But Weinberg wasn’t Yale. He was P.S. 13. Nor did he try to pretend that he was an insider. He did the opposite. “You’ll have to make that plainer,” he would say. “I’m just a dumb, uneducated kid from Brooklyn.” He bought a modest house in Scarsdale in the nineteen-twenties, and lived there the rest of his life. He took the subway. He may have worked closely with the White House, but this was the Roosevelt White House, in the nineteen-thirties, at a time when none of the Old Guard on Wall Street were New Dealers. Weinberg would talk about his public school as if it were Princeton, and as a joke he would buy up Phi Beta Kappa keys from pawnshops and hand them out to visitors like party favors. His savvy was such that Roosevelt wanted to make him Ambassador to the Soviet Union, and his grasp of the intricacies of Wall Street was so shrewd that his phone never stopped ringing. But as often as he could he reminded his peers that he was from the other side of the tracks.

At one board meeting, Ellis writes, “a long presentation was being made that was overloaded with dull, detailed statistics. Number after number was read off. When the droning presenter finally paused for breath, Weinberg jumped up, waving his papers in mock triumph, to call out ‘Bingo!’ ” The immigrant’s best strategy, in the famous adage, is to think Yiddish and dress British. Weinberg thought British and dressed Yiddish.

Weinberg exploited his outlier advantage to it’s fullest. Gladwell tells the story of a CEO retreat hosted by Averell Harriman in Sun Valley where Weinberg, who had never skied before accepted a bet to go down the steepest and longest trail on the mountain. It might has taken him half a day and lots of bumps and bruises to do it, but he did.

Here you have the Waspy élite of corporate America, off in their mountain idyll, subjecting the little Jew from Brooklyn to a bit of boarding-school hazing. (In a reminder of the anti-Semitism permeating Weinberg’s world, Ellis tells us that, in the Depression, Manufacturers Trust, a predominantly Jewish company, had to agree to install a Gentile as C.E.O. as a condition of being rescued by a coalition of banks.) It is also possible, though, to read that story as highlighting the determination of the Brooklyn kid who’ll be damned if he’s going to let himself lose a bet to those smirking C.E.O.s. One imagines that Weinberg told that tale the first way to his wife, and the second way to his buddies in the Biltmore steam room. And when he tried to get out of bed the next morning it probably occurred to him that sometimes being humiliated provides a pretty good opportunity to show a lodge full of potential clients that you would ski down a mountain for them.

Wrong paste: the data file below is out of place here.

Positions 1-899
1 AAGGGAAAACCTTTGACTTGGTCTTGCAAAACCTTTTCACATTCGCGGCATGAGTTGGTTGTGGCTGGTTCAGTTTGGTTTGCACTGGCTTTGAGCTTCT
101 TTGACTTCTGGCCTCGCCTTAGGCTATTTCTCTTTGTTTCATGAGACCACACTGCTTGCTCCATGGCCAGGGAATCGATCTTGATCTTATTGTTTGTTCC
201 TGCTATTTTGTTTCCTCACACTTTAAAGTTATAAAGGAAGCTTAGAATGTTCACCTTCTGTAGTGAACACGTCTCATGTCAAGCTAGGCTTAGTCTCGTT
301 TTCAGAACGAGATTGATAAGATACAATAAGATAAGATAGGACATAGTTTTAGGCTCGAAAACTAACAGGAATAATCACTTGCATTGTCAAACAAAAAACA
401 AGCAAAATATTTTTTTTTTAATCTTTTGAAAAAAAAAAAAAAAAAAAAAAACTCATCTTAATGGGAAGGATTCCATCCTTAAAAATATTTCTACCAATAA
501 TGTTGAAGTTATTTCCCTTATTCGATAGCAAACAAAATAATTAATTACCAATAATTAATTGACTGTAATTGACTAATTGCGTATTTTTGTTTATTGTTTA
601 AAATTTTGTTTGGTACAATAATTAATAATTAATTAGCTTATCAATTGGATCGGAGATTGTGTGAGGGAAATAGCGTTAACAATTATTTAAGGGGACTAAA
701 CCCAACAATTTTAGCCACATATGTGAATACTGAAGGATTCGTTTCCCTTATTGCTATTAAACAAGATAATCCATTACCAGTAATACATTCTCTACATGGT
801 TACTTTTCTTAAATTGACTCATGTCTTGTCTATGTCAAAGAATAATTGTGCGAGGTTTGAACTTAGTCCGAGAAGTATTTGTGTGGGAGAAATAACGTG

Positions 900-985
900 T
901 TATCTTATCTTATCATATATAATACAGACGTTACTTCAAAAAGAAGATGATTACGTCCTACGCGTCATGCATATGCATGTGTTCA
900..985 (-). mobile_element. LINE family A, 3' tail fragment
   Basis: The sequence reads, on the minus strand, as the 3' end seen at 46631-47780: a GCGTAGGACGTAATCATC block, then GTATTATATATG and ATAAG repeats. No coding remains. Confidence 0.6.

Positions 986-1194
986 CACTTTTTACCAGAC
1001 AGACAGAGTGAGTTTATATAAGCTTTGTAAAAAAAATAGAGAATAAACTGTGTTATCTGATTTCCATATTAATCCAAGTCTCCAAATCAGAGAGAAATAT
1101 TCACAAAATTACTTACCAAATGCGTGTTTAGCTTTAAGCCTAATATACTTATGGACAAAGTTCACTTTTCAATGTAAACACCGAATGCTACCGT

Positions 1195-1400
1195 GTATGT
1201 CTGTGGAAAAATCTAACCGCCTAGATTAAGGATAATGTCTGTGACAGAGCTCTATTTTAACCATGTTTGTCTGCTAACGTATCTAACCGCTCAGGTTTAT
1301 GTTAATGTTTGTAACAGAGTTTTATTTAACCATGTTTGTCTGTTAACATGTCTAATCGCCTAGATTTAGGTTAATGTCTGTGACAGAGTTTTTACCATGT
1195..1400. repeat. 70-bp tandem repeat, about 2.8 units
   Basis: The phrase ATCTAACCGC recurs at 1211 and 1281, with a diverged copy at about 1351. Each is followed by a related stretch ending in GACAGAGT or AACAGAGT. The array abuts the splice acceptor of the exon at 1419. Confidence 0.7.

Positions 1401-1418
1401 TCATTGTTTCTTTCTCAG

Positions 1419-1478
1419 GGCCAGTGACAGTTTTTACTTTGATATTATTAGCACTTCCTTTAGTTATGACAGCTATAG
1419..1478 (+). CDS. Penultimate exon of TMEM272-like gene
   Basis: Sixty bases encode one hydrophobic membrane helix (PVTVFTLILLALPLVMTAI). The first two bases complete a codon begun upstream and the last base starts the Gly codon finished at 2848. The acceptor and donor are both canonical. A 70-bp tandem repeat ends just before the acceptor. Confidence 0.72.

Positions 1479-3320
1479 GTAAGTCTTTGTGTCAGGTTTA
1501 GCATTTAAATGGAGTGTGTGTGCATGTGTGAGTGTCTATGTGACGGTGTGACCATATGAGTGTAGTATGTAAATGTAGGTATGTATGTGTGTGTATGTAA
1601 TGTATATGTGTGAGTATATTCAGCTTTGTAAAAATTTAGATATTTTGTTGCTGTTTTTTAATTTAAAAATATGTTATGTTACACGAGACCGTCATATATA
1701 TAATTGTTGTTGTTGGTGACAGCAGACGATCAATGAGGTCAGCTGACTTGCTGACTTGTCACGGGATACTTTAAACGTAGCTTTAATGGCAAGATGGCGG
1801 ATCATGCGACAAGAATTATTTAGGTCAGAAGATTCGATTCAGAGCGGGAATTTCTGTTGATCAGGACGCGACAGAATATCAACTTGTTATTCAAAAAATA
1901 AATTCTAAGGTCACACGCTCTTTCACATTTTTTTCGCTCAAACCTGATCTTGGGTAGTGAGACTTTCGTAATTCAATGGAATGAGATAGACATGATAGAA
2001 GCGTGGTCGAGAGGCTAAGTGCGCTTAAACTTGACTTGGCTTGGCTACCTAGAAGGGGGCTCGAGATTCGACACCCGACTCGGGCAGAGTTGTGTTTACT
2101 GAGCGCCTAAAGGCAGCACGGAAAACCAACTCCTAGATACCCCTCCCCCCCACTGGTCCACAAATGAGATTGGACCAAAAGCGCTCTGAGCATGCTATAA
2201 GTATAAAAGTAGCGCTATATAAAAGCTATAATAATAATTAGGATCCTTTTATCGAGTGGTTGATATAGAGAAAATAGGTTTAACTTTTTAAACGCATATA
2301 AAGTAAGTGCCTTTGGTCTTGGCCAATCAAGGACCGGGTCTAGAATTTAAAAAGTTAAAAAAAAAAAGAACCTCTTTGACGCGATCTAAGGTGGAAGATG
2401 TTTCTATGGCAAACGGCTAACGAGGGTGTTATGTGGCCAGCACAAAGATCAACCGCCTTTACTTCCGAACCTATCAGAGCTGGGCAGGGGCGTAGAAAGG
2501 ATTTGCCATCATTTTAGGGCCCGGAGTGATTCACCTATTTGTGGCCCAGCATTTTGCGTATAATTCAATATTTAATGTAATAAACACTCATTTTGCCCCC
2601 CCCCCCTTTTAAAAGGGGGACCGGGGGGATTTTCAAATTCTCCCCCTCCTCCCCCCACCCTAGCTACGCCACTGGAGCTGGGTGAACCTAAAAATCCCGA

Gladwell is a great storyteller and like all of his writing this piece is entertaining. While a bit along, the article is an interesting and worthwhile read for all students of leadership.

Another interesting profile written back in 1958 for Time magazine: Everybody’s Broker Sidney Weinberg

About the author

Peter A. Mello, Founder/Editor Founder of Weekly Leader and Sea-Fever Consulting, LLC, a leadership development and strategic communications consultancy. Previously, CEO of an international nonprofit organization and COO of a national insurance/risk management services firm. Peter has been leading people and managing organizations for over 30 years, writes a leadership column for MarineNews magazine and blogs about maritime culture at Sea-Fever. Follow him on Twitter.